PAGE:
I don’t mean this to be a depressing post. Niko is a happy little boy. We will conclude a fun, Niko-focused day (ToysRUs! Lunch at McDonald’s!) with a small family celebration. We’ll wear hats. He’ll have balloons. We made fondant dinosaurs for cupcakes. He will get to tear into a few gifts, some of which he chose himself. And we have a tentatively planned play date with his best friend, for later this week, at which he will have yet another dino cupcake. More importantly, he has a family who loves him.

Yes, my sweet boy will be fine. But still, the anxiety persists. Maybe it always will. All I can do is keep on trying. Trying to act like a normal person who wasn’t raised on a commune. Trying to pretend these new cultural activities make sense to me. And, most of all, trying to be a good mom to my kids. After all, isn’t that what we all want? And I’m pretty sure, from talking with other parents, that we all feel inadequate. Anxiety-ridden. Filled with self-doubt. We all second-guess ourselves.

Maybe I’m not so different, after all. Commune girl or no, when those feelings are distilled and examined microscopically, that’s what I’m left with. I just want the best for him. Just like you.

Important Things

Some things are more important than others. I know this to be a fact, in the objective part of my brain. But I am more than an objective brain. I am a human being who has ADHD, and one of the things that means is that prioritizing is hard, hard, hard. I start emptying the dishwasher and note the absence of a sippy-cup lid; search through drawers for the missing lid and discover a set of bag clips I thought I’d lost; take the clips to the pantry to secure poorly folded-over snack bags and notice the broom leaning against the wall; start sweeping the floor, only to arrive back in the kitchen and see the half-unloaded dishwasher. In the moment, all these things seem of exactly equal importance. Prioritizing. I so rarely get it right.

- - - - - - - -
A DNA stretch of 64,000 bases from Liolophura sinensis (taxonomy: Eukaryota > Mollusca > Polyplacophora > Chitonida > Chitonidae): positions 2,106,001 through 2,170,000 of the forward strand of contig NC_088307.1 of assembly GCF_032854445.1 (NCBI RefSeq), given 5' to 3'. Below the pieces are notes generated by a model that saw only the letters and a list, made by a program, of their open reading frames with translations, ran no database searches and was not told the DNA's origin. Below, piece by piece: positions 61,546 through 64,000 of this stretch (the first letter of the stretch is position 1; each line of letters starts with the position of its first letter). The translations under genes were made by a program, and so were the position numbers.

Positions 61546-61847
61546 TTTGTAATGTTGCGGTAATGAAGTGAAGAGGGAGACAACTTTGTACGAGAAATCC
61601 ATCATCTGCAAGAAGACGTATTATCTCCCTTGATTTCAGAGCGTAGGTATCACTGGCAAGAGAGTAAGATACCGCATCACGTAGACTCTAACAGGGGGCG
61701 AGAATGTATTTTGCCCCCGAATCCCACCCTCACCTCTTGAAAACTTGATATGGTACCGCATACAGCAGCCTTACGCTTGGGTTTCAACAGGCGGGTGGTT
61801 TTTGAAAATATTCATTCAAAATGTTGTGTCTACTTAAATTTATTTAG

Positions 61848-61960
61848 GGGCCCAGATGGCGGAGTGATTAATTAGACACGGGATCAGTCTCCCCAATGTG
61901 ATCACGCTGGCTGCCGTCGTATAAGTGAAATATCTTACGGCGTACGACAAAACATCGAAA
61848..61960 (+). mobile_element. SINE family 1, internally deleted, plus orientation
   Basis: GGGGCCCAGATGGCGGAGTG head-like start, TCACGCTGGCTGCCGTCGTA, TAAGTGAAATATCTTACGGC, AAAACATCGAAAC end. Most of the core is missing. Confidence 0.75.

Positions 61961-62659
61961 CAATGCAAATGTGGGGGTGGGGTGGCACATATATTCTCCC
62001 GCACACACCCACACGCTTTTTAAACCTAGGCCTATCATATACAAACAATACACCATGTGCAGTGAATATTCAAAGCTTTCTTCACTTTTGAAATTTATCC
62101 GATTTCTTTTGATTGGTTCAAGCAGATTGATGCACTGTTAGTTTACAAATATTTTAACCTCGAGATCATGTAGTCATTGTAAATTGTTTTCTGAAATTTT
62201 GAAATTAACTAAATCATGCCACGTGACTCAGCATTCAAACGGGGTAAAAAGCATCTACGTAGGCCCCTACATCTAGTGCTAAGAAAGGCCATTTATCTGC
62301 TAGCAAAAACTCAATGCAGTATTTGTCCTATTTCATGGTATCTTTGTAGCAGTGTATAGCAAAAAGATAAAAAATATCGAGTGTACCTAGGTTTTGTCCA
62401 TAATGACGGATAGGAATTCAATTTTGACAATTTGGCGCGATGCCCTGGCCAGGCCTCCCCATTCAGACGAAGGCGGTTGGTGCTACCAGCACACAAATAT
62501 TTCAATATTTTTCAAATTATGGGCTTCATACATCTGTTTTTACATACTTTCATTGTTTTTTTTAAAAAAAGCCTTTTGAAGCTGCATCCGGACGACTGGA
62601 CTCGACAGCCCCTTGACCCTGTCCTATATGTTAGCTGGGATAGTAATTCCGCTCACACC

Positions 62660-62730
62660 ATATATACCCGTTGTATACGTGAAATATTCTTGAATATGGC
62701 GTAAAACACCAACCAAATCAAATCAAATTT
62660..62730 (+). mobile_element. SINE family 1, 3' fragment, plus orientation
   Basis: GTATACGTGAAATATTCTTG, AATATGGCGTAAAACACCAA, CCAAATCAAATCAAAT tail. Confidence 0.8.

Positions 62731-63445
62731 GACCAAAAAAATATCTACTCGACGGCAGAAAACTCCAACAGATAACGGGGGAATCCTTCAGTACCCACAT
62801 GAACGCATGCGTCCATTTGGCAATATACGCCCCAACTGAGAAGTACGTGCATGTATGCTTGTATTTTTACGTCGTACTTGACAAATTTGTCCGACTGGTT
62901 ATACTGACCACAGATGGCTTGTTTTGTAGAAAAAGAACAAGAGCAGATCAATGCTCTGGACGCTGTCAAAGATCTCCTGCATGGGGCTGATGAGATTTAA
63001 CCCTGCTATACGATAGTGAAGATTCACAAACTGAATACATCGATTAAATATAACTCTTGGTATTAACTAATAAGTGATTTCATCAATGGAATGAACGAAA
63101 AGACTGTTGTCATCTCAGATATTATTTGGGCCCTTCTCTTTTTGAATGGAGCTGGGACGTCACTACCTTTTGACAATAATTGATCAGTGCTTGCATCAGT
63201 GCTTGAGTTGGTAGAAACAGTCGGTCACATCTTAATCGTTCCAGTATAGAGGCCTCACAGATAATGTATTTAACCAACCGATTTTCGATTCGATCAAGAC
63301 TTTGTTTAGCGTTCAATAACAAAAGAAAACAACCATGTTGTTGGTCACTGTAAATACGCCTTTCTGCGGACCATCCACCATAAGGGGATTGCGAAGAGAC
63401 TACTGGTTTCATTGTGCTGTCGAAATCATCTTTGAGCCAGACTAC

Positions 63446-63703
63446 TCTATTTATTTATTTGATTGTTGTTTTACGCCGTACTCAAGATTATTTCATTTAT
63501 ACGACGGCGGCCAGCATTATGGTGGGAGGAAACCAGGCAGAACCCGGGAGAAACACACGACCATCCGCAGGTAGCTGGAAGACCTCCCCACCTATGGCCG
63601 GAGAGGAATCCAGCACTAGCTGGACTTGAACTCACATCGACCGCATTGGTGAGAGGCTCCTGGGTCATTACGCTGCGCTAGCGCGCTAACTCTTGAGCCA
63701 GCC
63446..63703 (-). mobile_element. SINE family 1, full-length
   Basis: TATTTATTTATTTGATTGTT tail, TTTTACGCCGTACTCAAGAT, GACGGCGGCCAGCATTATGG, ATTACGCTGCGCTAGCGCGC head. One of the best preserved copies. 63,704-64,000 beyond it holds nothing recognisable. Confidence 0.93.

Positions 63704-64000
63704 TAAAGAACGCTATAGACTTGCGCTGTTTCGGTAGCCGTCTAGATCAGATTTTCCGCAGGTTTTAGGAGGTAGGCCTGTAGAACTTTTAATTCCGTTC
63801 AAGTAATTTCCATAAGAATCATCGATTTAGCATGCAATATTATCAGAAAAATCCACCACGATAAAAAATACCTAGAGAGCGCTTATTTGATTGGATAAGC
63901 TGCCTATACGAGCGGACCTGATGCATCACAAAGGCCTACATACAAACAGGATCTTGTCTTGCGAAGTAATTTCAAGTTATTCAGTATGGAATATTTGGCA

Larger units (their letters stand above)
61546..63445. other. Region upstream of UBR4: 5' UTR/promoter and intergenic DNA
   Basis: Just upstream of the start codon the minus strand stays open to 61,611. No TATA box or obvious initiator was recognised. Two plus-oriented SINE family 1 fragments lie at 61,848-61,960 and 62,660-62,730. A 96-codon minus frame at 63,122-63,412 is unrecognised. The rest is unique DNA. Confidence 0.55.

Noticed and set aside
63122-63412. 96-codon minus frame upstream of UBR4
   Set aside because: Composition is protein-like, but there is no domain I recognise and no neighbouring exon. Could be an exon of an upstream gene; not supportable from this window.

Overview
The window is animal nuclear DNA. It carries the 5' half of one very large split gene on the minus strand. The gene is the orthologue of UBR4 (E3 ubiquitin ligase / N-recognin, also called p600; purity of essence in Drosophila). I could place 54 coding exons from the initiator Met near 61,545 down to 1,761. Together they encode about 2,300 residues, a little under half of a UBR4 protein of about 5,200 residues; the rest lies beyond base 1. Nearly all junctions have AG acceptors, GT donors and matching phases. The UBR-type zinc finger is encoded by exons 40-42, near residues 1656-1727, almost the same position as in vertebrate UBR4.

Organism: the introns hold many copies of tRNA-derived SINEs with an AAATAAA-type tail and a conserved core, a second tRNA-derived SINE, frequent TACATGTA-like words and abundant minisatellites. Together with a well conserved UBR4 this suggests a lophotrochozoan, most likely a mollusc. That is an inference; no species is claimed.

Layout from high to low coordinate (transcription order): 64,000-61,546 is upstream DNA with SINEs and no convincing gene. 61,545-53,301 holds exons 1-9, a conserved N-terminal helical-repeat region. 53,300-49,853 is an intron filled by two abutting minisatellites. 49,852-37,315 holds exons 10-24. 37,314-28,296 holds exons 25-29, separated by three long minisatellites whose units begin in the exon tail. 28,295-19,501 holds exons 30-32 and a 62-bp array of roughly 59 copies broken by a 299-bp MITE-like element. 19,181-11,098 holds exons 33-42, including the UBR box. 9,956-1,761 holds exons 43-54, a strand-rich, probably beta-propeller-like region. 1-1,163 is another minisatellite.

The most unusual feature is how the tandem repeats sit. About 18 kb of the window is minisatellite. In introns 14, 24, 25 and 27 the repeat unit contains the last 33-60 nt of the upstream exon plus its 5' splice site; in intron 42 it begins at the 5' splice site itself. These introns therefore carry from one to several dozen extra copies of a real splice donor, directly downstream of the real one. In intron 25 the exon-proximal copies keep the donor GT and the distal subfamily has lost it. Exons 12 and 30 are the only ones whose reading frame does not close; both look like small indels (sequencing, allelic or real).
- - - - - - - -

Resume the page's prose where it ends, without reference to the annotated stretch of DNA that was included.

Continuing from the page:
Tuesday was a good day from my perspective. I got at least four “real” things done, “real” being achievements other than changing diapers, getting snacks, nursing baby, fixing small meals, feeding puppy, wiping tears, pouring milk, trimming tiny fingernails, rocking to sleep. You know. Mommy things. Tuesday, I accomplished items on my List of Things to Do, which is an important list that rarely sees check marks. So it was a good day.

It was good until bedtime, when almost-four-year-old Niko, overtired and beginning a cold, decided he would do nothing he was asked. We had started a bath before 8; it was after 9 by the time I closed his bedroom door with a tight “Goodnight, I love you,” and no story. I was exasperated, my neck muscles were tightening more and more until the pain turned to tingling numbness up and down my spine and arms, my head was throbbing like the insides of bongos, and I needed – oh, so badly – time alone. I put Sofia to bed much later than I had hoped and wandered toward the kitchen to can the tomato soup I had started that day. Halfway there, I paused in the living room to lie down on the floor, breathe in the silence, and stretch my tense muscles as I tried to let go of my irritation at my recalcitrant child.